And once again, why discuss this on an extraterrestrial contact blog? We can’t have much of a relationship with aliens if our world is a mess. And while we may look to extraterrestrials as saviors who can fix all of our problems, that is both naïve and dangerous. We face these issues no matter what the reality of intelligent extraterrestrial life. If we are alone in the universe we need to solve our own problems. If there are alien civilizations inhabiting far-off planets we need to solve our own problems. If aliens are watching us we need to solve our own problems. If aliens visit our solar system someday we will still need to solve our own problems.
Photo by L.W. on Unsplash

Tuesday, March 12, 2019

Extraterrestrial Contact: The Dangers of a Growth Based Society

I live in Nashville, Tennessee. Cranes dot the horizon and construction is everywhere. We take pride in that growth. And yet we know what comes with it- increased traffic, higher rents, and congestion. Part of the joy in seeing a city grow is knowing that the growth is linked to the economy of the region and thus employment opportunities are abundant. We also like having a wide range of medical care; a choice of schools; skilled professionals in many fields; more restaurants and amusements. Inevitably we compare ourselves to other cities and decide that we are winning. But is that rational in the long-term?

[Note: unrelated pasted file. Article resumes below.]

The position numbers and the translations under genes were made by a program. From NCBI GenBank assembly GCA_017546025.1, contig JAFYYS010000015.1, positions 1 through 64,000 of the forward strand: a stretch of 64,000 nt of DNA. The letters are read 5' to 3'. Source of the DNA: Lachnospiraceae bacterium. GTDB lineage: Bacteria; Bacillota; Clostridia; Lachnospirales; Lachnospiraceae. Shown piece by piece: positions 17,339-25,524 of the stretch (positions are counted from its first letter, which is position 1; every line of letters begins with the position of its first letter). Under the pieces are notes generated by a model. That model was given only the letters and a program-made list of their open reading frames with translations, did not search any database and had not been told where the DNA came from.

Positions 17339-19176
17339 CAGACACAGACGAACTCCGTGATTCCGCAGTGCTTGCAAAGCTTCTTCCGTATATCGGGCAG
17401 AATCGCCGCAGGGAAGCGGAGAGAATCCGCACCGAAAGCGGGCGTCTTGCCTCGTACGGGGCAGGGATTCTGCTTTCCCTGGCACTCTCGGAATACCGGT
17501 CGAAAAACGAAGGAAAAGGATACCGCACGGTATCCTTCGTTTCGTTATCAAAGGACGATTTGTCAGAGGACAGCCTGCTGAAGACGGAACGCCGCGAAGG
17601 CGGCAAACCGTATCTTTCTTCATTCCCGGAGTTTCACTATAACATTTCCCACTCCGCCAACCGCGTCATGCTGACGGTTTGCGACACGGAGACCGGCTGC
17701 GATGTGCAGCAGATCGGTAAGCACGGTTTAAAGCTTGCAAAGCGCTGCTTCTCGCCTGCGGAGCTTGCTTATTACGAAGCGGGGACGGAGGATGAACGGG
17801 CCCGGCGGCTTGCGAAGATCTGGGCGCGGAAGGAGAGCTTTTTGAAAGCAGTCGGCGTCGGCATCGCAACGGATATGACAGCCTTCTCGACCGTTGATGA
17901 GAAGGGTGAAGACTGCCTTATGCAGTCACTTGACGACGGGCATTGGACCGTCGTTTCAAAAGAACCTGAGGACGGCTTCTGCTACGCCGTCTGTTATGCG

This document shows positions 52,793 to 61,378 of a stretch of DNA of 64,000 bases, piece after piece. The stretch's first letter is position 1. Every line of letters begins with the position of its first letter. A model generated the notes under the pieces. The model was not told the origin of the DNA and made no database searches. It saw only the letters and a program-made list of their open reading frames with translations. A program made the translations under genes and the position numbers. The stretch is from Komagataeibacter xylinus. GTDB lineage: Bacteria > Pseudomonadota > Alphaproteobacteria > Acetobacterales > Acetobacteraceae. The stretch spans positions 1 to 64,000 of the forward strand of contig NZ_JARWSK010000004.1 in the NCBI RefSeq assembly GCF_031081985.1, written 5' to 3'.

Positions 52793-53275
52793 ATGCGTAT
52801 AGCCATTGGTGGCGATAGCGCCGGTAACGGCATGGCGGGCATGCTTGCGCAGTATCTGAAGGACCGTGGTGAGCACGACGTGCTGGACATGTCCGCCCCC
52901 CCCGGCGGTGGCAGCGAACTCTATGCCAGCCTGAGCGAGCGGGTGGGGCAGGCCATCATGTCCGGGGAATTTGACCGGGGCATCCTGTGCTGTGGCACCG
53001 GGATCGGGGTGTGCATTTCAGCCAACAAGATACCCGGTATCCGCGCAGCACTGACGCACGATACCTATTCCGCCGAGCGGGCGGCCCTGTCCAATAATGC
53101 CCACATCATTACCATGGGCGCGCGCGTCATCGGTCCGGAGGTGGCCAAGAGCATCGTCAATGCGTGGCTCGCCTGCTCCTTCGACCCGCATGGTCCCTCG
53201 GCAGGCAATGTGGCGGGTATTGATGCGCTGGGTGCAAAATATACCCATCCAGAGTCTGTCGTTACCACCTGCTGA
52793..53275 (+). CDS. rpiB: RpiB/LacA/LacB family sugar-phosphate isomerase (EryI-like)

The economic health of any region is currently judged by growth: growth of the workforce, growth of wages, growth of domestic product, and growth of trade. Countries need to keep growing to survive in the global economy. And it’s not just nations. Individuals want consumption growth to support a better lifestyle.  We live in a growth-based society. Sadly, there are indications that uncontrolled growth is killing the planet that supports us. Climate Change is a dire emergency as we deal with extreme weather and sea level rise. We are facing an ecological disaster as we lose species at an alarming rate. Growth and consumption are causing many severe problems. Exploiting fossil fuels without control may produce short-term monetary and employment growth for an economy, but what about the long-term impact of fossil fuel use to climate change? And that is just one example of growth causing damage.

A few economists are debating the value of uncontrolled growth. Michael Spence, the Nobel Prize winning economist at Stanford University, questions if measurements of growth can capture the thing humans most care about: well-being.

So, what do we do next? Over the years, environmentalists have suggested that we need moderation in consumption and increased control over waste. Not using straws at a restaurant and recycling are two small examples. The idea is that if we increase efficiencies and reduce waste we can have less of a negative impact on the environment. That makes sense, but does the traditional environmentalism go far enough? The world population continues to grow. That means more consumption and waste.

Given that we are a growth-based society, how can we achieve population control and not suffer economic collapse? We need more people working and consuming to fuel our economy. And besides, there is a matter of equity. People in Third World nations just want to participate in the lifestyle that many people in First World countries enjoy. They want better food, cars, electronics, and larger homes. They want to consume more. And who are we to deny them the benefits of growth?